Oscar Pistorius To Be Released From Prison, Will Serve Rest Of Sentence Under House Arrest
Oscar Pistorius, the South African Paralympian who shot and killed his girlfriend Reeva Steenkamp, will be released from custody next week so that he may serve out the remainder of his sentence under “correctional supervision.”
Oscar Pistorius House Arrest
“The Kgosi Mampuru II Correctional Supervision and Parole Board (CSPB) today, 15 October 2015, approved the placement of offender Oscar Pistorius under correctional supervision as from 20 October 2015,” reads a statement from the South African Department of Correctional Services.
“The parole board met in Pretoria for the second time following a directive of the Parole Review Board, which set aside its earlier decision to place Oscar Pistorius under correctional supervision because it was prematurely made.”
The department’s statement also revealed that Pistorius will be under house arrest – termed correctional supervision in South Africa – for four years. It will officially end Oct. 20, 2019. In addition to the house arrest, Pistorius will also have to continue psychotherapy and continue to refrain from using firearms.
“The Parole Board has also given the offender his correctional supervision conditions which include the directives of the Parole Review Board in respect of continued psychotherapy and prohibitions in line with the Fire Arms Control Act Section 103,” according to the statement.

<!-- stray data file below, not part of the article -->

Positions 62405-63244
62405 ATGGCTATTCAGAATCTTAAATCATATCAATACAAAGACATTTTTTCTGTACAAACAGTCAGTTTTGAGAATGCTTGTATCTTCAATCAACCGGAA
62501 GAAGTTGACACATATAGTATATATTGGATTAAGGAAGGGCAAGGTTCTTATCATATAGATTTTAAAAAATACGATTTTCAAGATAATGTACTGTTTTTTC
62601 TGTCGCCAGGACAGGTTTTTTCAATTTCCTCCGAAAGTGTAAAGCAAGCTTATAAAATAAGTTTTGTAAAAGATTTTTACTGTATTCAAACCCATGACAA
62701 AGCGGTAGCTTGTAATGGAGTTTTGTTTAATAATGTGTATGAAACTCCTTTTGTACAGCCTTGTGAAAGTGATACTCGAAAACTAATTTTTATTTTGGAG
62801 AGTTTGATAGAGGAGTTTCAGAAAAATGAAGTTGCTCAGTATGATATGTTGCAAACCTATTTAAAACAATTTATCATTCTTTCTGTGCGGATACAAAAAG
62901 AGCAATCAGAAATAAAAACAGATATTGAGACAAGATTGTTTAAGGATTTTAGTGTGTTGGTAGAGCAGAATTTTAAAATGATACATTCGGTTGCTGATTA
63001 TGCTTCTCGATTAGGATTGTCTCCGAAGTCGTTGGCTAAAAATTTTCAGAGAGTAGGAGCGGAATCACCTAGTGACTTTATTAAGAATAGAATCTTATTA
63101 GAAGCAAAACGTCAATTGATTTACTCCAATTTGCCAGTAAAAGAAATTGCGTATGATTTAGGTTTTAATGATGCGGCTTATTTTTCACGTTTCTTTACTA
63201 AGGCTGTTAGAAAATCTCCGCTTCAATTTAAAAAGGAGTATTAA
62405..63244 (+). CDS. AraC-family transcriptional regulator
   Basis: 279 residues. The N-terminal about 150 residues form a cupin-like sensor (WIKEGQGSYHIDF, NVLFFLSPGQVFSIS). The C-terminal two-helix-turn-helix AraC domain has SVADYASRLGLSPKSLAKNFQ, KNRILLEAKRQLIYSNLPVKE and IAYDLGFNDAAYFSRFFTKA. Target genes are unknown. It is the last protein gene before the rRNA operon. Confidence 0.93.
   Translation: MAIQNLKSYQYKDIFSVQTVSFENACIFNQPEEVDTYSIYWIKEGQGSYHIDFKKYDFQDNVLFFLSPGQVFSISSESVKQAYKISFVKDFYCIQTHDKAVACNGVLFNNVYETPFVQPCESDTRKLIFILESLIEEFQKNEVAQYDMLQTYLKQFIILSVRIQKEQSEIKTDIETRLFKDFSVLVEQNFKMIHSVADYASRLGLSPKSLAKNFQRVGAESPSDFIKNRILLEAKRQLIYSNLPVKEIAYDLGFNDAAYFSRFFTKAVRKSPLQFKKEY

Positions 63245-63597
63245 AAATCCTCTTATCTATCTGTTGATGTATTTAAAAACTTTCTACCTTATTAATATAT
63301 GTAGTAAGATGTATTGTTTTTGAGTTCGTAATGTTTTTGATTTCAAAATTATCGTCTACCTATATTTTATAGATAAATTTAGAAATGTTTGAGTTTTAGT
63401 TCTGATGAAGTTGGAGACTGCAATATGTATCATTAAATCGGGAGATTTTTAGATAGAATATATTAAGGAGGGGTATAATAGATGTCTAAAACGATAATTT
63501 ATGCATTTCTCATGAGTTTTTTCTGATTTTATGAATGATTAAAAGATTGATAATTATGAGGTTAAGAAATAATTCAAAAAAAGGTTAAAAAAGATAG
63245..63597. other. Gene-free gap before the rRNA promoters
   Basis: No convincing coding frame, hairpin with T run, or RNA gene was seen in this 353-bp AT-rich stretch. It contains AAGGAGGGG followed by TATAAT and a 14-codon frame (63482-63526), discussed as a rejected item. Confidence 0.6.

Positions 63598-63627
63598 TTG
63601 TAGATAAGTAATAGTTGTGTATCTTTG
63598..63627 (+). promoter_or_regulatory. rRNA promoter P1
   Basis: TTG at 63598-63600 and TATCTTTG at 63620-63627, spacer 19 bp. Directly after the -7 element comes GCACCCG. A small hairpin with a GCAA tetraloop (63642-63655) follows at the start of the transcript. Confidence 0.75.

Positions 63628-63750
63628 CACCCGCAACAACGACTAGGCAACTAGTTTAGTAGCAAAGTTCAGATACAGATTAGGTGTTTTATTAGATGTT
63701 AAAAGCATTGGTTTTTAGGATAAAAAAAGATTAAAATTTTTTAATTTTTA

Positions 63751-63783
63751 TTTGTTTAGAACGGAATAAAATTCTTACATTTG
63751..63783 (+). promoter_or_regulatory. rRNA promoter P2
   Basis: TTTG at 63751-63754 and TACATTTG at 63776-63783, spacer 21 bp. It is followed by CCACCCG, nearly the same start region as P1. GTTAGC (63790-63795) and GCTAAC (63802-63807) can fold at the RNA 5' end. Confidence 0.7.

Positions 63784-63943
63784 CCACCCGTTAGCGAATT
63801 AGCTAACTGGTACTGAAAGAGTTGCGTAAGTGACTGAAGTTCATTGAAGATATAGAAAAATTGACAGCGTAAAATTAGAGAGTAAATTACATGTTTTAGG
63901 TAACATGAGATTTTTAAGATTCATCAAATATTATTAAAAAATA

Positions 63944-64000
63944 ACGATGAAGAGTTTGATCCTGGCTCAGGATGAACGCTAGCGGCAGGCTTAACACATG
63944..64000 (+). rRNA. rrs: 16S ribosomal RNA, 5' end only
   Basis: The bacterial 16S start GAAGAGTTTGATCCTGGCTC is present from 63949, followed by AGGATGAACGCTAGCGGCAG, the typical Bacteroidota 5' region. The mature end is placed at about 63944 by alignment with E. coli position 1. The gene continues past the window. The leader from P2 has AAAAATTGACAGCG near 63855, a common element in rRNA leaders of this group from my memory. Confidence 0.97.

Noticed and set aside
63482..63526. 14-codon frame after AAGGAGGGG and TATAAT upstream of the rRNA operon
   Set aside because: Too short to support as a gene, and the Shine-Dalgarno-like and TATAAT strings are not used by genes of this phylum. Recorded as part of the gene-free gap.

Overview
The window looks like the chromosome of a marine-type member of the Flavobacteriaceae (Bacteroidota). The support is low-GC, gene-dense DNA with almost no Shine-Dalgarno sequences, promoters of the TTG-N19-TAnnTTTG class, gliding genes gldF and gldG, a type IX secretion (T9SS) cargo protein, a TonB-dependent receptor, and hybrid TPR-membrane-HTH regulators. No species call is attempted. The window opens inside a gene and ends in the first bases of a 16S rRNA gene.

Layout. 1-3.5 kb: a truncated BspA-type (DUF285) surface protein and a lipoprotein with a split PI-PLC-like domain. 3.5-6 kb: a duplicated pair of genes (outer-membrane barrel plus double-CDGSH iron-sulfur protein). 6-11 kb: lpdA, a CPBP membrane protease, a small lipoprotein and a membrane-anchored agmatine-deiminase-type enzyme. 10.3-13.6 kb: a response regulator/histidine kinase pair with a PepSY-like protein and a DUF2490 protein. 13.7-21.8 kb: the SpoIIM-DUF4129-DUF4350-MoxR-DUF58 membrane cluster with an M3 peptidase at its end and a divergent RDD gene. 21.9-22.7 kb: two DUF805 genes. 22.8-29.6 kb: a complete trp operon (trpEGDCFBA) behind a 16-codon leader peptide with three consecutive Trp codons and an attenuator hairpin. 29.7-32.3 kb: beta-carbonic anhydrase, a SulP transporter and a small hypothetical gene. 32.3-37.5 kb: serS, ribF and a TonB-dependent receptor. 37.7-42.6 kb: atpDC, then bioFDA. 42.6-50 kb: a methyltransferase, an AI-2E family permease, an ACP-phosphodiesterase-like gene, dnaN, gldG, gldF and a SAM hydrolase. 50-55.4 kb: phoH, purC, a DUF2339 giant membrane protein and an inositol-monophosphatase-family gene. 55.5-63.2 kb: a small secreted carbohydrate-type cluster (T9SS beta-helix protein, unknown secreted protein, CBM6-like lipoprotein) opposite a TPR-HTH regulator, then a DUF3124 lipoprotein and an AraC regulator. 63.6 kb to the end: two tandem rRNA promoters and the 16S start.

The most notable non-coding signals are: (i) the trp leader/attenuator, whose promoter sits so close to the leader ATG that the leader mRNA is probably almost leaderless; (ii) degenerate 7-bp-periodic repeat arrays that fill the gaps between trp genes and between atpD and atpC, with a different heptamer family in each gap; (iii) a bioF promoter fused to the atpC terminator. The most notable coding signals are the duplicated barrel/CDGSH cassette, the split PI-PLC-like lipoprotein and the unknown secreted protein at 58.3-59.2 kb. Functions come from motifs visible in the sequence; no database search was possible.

Back in August, Pistorius was unexpectedly denied parole. Days before he was to be released, Justice Minister Michael Masutha said that the initial parole ruling was made without the right legal basis, reported Business Day. Masutha stated that the parole board had handed down its decision prematurely, as at the time, Pistorius had not even served a sixth of his five-year sentence. The law requires that such a decision not be made until that time.
“It is therefore clear that there is no legal basis upon which such a decision was made,” Masutha explained. “One sixth of a five years sentence is 10 months and at the time the decision was made Mr. Pistorius had served only over six months of his sentence.”
In October 2014, Pistorius was sentenced to five years in prison for his culpable homicide conviction in the shooting death of Steenkamp, as it was found that the prosecution failed to prove that Pistorius had planned to kill Steenkamp.
Pistorius shot and killed Steenkamp on Valentine’s Day in 2013. Throughout the highly publicized trial, Pistorius maintained that he had shot through the bathroom door in his Pretoria home, mistaking Steenkamp for an intruder. Part of Pistorius’ defense was that the Olympian felt vulnerable, as he did not have his prosthetic legs on at the time. The prosecution, however, painted Pistorius as a jealous boyfriend with a short fuse who purposely shot to kill Steenkamp.
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